Once the betting for the first round is equalized, that is, once everyone has had an opportunity either to fold or match the total betting, the dealer deals two more community cards face up in the center of the table. These two community cards are called the flop.
There is now a total of three community cards face up in the center of the table, the flopet dealt before the flop and the two cards dealt on the flop.
The second round of betting takes place. In this round, the betting starts with the first active player (one who still has cards) to the left of the button. If the small blind called on the first round, that player would be first to act, even though he was next-to-last on the first round of betting. Only in the first round (sometimes called the preflop round) does the betting start elsewhere. In all rounds after the first, the first player has two choices:
- check, that is, make no bet
- bet, that is, make a bet at the proper limit for that round
If no one bets, each player in turn has the same choices. It is possible in every round except the first for no betting to occur. No betting in a round is called being checked around.
If anyone bets, each succeeding player has three choices:
- call, that is, match the preceding bet
- raise, that is, increase the preceding bet
A player who checks retains his cards. If someone bets, when the action returns, a player who checked has the preceding three choices. To check and then raise when the betting returns is known, reasonably enough, as check-raising. If you check with the intention of raising, you of course risk the possibility that no one will bet.
Once the betting for the second round is equalized, that is, once everyone has had an opportunity either to check or match the total betting for the round, the dealer deals one more card face up in the center of the table. This fourth of the community cards is called the turn.
The third round of betting takes place. Again, the betting starts with the first active player to the left of the button. The betting proceeds exactly the same as the second round.
Once the betting for the third round is equalized, the dealer deals a fifth and final card face up in the center of the table. This last community card is called the river.
The fourth and final round of betting takes place. Again, the betting starts with the first active player to the left of the button. The betting proceeds exactly the same as the two previous rounds.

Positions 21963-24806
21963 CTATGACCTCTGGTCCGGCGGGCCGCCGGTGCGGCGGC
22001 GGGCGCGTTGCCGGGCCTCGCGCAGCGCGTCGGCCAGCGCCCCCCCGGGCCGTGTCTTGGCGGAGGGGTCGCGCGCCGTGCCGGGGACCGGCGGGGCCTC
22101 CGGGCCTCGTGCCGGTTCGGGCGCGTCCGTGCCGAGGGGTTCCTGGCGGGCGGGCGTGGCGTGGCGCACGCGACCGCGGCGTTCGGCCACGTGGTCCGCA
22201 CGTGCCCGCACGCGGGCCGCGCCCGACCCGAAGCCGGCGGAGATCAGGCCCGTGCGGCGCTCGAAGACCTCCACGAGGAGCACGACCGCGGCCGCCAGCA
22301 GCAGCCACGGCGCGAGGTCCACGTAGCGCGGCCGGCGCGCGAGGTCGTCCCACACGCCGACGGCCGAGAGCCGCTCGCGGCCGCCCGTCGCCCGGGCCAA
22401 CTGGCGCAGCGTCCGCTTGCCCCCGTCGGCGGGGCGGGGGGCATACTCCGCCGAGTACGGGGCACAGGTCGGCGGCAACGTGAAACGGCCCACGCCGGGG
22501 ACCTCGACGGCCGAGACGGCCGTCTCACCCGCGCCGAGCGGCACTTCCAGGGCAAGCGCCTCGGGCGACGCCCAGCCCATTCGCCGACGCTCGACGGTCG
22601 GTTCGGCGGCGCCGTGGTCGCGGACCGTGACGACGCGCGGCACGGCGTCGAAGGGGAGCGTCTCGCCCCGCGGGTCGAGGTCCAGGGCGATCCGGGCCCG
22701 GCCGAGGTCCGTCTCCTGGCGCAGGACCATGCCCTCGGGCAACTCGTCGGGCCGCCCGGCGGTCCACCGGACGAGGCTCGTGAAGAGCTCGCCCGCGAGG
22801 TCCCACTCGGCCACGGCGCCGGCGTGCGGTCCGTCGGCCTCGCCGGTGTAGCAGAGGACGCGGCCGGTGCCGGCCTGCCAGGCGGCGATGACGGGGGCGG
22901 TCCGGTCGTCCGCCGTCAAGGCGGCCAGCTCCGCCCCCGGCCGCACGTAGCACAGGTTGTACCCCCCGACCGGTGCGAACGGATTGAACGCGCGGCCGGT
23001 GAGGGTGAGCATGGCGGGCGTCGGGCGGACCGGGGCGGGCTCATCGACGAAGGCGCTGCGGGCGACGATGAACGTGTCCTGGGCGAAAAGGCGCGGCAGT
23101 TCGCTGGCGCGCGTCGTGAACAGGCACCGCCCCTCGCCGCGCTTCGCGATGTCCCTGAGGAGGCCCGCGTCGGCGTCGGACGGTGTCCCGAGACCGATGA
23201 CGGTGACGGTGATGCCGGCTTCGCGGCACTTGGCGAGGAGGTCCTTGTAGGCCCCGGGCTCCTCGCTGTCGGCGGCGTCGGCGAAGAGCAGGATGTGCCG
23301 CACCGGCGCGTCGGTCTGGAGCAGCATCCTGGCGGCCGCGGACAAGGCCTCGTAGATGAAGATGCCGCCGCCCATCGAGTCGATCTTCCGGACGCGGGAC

Once the betting for the fourth round is equalized, the betting is over, and there is a showdown. Remaining active players show their cards and the best hand, comprised of the best five cards from among two of each player's five hole cards in combination with three of the community cards, wins. The software determines the winning hand, and awards the pot to the holder of that hand. If there is a tie for the best hand, the pot will be split equally amongst the tied players. Occasionally the pot cannot be split evenly amongst all players. If there are any remaining chips left in the pot, the 'extra' chips will be awarded one at a time to the remaining players, starting with the player closest to the left of the button.
Players do not show their cards simultaneously. The showdown takes place in a specified order.
The software shows the cards of the first player to have bet or the last player to have raised in any previous round. (If there was no betting on the river, the cards of the first player to have bet or the last player to have raised on the turn would be shown first on the showdown-and so on.) If the next active player has a better hand than the one just shown (or ties it), the software shows his cards. If the next active player does not have a better hand, the software offers that player a choice. He can show his cards, if he wishes, or he can just get rid of the cards (muck). The software treats each remaining active player in turn the same-either turning over the hand if it is better than (or tied with) any shown thus far or offering the choice of showing or mucking-and awards the pot to the best hand.
Don't worry about inadvertently misreading your hand and accidentally throwing away a winner. As long as you have called to the end, the software awards the pot to the winning hand-and reports in the chat box the value of that hand. You may, for example, have been concentrating so hard on making a flush that you don't see that, while you missed the flush, you actually had a straight. The software makes sure that if your hand is the best at the showdown you win.
If the betting is not equalized on the final round, that is, one player bet or raised and no one called, there is no showdown, and the software awards the pot to the player who made that uncalled bet. This is the case on any previous round, as well. If it happens on earlier rounds, no further cards are dealt, because the hand is over.
Sometimes a player runs out of chips before all the betting is over. In such case, one or more side pots are created, and the software awards appropriate main and side pots. When a player is all in, a bet or raise can be made that is not called, but a showdown still takes place.
Players often do not show losing hands. You are entitled, however, to see any cards that were active at the showdown even if they were not shown. Click on LAST HAND to bring up a new window that shows the results of the last hand and all the active cards. You can also specify in that window any previous hand (up to the last 50 in your current session) on which to get a report.